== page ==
For Immediate Release
Press Contact: Neal DeSnoo, Energy Program Officer, (510) 981-7439

STIMULUS FUNDING FLIPS THE SOLAR SWITCH ON
City of Berkeley receives over 100k from the U.S. Department of Energy to encourage solar locally

Berkeley, California (Monday, November 02, 2009) - The City of Berkeley is one of sixteen cities nationwide to be granted the Solar America Cities Special Project Award for the purpose of spurring the adoption of solar installations.  The economic stimulus funding from the United States Department of Energy (DOE) allows the City of Berkeley to support and enhance two existing programs--SmartSolar and the online Berkeley Solar Map-- to provide education and technical assistance directly to residents interested in implementing solar at their homes and businesses.  Through this award, the City of Berkeley is recognized for its innovative response to addressing the specific barriers to solar adoption and for its leadership in increasing the use of renewable energy. 

 

The City of Berkeley will split the $108,500 award between the SmartSolar and Berkeley Solar Map projects.  SmartSolar is a program of the nonprofit Community Energy Services Corporation (www.ebenergy.org).  SmartSolar provides free energy efficiency and solar advising to Berkeley property owners and consults with its clients throughout their consideration and installation of energy projects.  In its first year SmartSolar has provided over 35 homes and businesses with site-specific analysis of whether and which energy efficiency and solar upgrades may be good investments.  Starting in 2010, SmartSolar will be expanded to serve other local cities in Alameda and Contra Costa Counties.  The funding will be used to grow the SmartSolar program into a sustainable, replicable and scaleable program that can help leverage large-scale solar adoption in the residential and commercial sectors throughout the East Bay.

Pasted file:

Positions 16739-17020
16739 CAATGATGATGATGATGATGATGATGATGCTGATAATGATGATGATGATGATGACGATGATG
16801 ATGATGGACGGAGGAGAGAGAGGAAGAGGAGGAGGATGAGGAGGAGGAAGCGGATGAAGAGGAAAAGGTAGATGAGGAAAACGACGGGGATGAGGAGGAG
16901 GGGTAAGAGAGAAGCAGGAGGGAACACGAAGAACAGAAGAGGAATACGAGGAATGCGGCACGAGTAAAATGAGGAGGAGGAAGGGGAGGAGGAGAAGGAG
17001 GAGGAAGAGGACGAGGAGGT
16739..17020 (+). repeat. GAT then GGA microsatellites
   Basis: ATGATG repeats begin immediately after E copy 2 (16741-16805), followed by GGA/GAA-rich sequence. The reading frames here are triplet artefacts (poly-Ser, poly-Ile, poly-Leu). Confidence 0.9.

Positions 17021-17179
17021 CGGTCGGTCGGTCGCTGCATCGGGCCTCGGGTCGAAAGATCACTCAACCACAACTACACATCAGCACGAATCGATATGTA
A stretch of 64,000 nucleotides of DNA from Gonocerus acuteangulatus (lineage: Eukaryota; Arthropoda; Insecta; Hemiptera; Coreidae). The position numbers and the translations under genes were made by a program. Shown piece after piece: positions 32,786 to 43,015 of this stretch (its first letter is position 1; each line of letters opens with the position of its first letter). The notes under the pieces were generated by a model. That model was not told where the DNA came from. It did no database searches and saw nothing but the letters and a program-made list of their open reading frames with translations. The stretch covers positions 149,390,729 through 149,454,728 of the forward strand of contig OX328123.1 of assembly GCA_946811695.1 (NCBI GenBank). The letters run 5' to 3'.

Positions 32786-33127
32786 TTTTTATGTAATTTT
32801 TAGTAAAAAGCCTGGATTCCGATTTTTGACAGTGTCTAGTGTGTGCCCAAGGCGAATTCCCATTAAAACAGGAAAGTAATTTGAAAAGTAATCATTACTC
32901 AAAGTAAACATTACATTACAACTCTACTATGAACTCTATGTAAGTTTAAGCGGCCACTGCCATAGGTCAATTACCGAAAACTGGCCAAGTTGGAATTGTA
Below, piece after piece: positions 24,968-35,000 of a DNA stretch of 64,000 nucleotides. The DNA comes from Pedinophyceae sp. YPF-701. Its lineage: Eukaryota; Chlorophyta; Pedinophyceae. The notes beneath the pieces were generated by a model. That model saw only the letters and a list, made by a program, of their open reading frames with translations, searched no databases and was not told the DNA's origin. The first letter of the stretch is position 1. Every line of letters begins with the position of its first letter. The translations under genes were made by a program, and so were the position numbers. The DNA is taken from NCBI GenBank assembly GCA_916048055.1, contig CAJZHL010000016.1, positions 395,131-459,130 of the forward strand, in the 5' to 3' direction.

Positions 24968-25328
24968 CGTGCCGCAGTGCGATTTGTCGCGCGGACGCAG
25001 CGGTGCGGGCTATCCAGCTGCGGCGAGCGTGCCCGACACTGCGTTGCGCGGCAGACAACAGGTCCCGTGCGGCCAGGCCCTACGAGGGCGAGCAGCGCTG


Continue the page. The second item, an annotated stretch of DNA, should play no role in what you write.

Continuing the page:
Additionally, the grant funding will go to improve the Berkeley Solar Map (www.cityofberkeley.info/solarmap).  Changes include a new interface between the online Solar Map and an economic calculator which will allow users to quickly compute the cost and cost savings of installing solar photovoltaic (PV) and solar thermal systems. The interactive map enables users to view existing solar installations and to calculate the benefits of going solar by determining the potential size and cost for a system on any rooftop in Berkeley. The Solar Map, which was launched in early summer, has received nearly 1,000 visitors to the website. The Solar Map software is designed by CH2M Hill.

Each of these programs builds upon Berkeley’s commitment to educating and engaging local residents in how to reduce greenhouse gas emissions by focusing on efficiency measures and solar energy.  Both the SmartSolar and Berkeley Solar Map are programs of Berkeley Climate Action Plan which can be viewed at www.berkeleyclimateaction.org.

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